Monday, September 22, 2008

More on IRF, accounting troubles

It was almost a year and a half ago -- April 2007 -- that IRF announced it was investigating accounting irregularities at one of its foreign subsidiaries. It didn't say which one, though the Japan subsidiary seems the best guess.

And the irregularity may have been a form of old-fashioned channel stuffing.

At any rate, this announcement didn't have any very dramatic immediate effect on the stock price.

But what did have an impact a few weeks later (on July 1) was the news that IRF had fired its chief financial officer, Michael P. McGee. The announcement was quite tersely worded. There was none of the common face-saving stuff. The world wasn't told that Mr. McGee had decided to "pursue other opportunities," or to spend more time with his family.

It said he had been "terminated," full stop. Then it praised his replacement, Linda Pahl, for her qualifications.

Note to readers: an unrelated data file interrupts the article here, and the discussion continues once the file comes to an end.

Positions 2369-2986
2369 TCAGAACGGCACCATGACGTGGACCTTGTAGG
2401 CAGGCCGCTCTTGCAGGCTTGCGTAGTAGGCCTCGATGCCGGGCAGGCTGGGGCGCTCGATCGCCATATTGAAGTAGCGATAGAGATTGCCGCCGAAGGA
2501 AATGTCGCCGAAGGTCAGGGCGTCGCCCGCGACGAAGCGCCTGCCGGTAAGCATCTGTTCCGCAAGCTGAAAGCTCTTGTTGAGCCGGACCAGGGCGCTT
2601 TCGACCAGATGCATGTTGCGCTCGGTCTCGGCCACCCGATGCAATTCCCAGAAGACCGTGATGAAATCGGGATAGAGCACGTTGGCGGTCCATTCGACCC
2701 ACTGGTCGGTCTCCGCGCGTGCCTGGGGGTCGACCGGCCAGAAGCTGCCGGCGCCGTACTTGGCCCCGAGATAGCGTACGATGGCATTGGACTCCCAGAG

Deep into that announcement, the company reminded its investors that "an internal investigation of accounting irregularities ... continues." It drew no explciit connection between those irregularities and Mr. McGee.

Mr. Market can add though, and gets to "four" quickly enough when companies lay out the 2 plus the other 2. IRF's stock price entered the month of July 2007 at $37.50. It fell nearly to $30 before that month was out. Though it soon made a partial recovery, this was the start of a continuing slide. A year after Mr. McGee's sudden departure, IRF was selling for $17.50 a sure.

It has come off of those lows since, and largely as a result of, Vishay's interest in an acquisition.

As my readers may rightly infer from the tentative quality of these last two posts, I'm still feeling my way into this company, its history, and the proxy fight. I'll seek to lessen my own ignorance in the weeks to come.

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